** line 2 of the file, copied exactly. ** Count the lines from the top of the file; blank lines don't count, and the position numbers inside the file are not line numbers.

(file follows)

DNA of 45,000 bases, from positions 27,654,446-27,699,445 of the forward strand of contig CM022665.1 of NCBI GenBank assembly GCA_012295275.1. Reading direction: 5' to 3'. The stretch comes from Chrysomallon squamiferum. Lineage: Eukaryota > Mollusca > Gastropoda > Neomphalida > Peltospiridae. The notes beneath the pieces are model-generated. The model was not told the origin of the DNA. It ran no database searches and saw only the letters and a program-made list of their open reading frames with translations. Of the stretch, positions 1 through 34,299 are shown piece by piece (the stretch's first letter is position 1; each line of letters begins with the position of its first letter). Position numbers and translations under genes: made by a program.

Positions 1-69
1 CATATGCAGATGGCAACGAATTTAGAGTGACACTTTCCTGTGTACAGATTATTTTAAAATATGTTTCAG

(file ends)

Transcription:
Positions 1-69